Ender wakes up that morning, by the way, at 5:30 a.m. I curse Morpheus and tell off Ra. Then we tiptoe downstairs. I make coffee. Pull the electronic babysitter—aka Backyardiggans on Netflix—onto duty. Cuddle the Ender. Write most of this post.
Flora streaks downstairs at 7 a.m. “Hi, Mom, I’m going to Meghan’s!” she calls. “Hug? Kiss?” I holler. She backtracks. Hug. Kiss. And for Ender. And for Maggie the runt terrier. And she’s off.
I look at Ender. Hug. Kiss. Soon, I’ll roll off the couch and make the second pot of coffee. By the third pot, I’ll be ready to face the day.
Pot number four, I decide to save for the inevitable afternoon crash.
(N.B. For those concerned about my caffeine intake, I should clarify they’re pretty small coffee pots. It was a purchasing mistake. We thought the small press would make us drink less coffee. Nope. It just makes coffee drinking a more labour-intensive process. Live and learn. On the plus side, the coffee is always fresh.)
First published The 2 a.m. phone call: why sleeping through the night is irrelevant, June 10, 2012, Nothing By The Book
Couldn’t have said it better and I had Lily crawl into bed with us at 3 am last night. So truer words really haven’t been spoken on this topic!!
I was one of those kids who couldn’t stay the night at someone else’s house, but my parents were lucky enough I never made it to bedtime. They always got the call about an hour before. The reason for this is because I once hurt my wrist (badly) at a friends house while roller skating and her mother wouldn’t let me call home. She made me stay the entire night, even though I cried for most of it!!!
It’s funny how sleep deprivation becomes the new norm once you’re a parent. Will we ever sleep again??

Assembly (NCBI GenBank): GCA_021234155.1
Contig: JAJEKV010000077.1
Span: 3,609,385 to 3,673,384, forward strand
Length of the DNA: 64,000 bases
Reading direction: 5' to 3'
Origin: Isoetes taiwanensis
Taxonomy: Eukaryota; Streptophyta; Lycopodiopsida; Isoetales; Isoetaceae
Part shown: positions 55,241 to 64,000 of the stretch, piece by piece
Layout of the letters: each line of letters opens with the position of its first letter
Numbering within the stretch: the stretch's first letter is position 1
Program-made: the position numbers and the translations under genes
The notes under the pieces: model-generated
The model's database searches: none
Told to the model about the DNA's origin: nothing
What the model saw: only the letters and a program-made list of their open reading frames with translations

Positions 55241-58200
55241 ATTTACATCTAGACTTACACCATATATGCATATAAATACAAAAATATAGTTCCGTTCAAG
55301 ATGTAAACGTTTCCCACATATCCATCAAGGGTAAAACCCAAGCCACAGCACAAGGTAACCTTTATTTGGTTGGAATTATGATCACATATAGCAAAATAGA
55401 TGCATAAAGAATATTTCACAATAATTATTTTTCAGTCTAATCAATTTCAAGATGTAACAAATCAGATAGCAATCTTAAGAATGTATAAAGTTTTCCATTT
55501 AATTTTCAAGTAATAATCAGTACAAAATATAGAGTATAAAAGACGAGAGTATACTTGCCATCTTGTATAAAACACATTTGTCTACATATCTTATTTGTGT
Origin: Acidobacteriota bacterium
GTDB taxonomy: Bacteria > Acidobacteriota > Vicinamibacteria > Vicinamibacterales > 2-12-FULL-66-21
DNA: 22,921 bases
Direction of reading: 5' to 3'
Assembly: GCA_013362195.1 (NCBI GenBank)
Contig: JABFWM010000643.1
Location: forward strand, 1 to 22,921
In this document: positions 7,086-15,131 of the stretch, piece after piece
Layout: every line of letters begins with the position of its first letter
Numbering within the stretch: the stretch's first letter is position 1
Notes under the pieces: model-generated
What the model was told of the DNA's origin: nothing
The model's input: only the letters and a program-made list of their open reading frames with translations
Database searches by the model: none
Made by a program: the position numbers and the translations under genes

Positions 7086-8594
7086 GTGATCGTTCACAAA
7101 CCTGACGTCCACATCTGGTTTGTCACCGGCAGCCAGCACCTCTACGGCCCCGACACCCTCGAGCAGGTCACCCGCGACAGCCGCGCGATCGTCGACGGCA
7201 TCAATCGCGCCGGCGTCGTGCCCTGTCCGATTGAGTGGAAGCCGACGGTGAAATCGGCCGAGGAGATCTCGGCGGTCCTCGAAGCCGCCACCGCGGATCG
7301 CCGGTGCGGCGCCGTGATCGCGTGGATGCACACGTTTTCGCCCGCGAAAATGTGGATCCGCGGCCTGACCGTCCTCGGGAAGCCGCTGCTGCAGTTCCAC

Yes. And you’ll stay up and dance all night again too. But that’s another story…
This brings back a lot of memories–you will sleep again, I promise! Our youngest is off at college during the school year now, so the only thing that wakes me in the middle of the night is when our dog decides to hold an impromptu concert. One “Shut up, dog,” and she rolls over and goes back to sleep. 🙂
LOL. I hold you to that promise. I did sleep through the night, totally, last night! 🙂
See? I haz powers! 🙂
I can definitely relate. I too get insomnia quite a bit. My son is two and had finally (recently) reached that long-awaited but illusive milestone of “sleeping through the night.” Guess what? He’s not anymore. It lasted about two weeks.
When he does again… he’ll be potty trained. And getting up to pee in the middle of the night. And needing help with the for the first little while… (speaks the mother of a 3.5 year old who’s back in diapers. Sigh.)
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Oh Jane…never underestimate the nastiness of a sleep deprived parent. Yesterday night Yiannis woke up screaming, I almost fell out of my bed, ordered him to go pee (hoping that this will give ME an extra couple of minutes of sleep in the morning) and yelled at him for not lifting the toilet seat once again! I don’t work well WITHOUT sleep. Period. I loved your post though!
Fortunately, I don’t think they remember the midnight freak-outs very well either… ((((xoxox))))
Don’t you just love when a new parent exclaims, “Hooray, my baby finally slept through the night…we can finally get some sleep” and the kid is 2 months old. I laugh and laugh!
Yup. Altho when I feel kind I leave the room before I start to howl…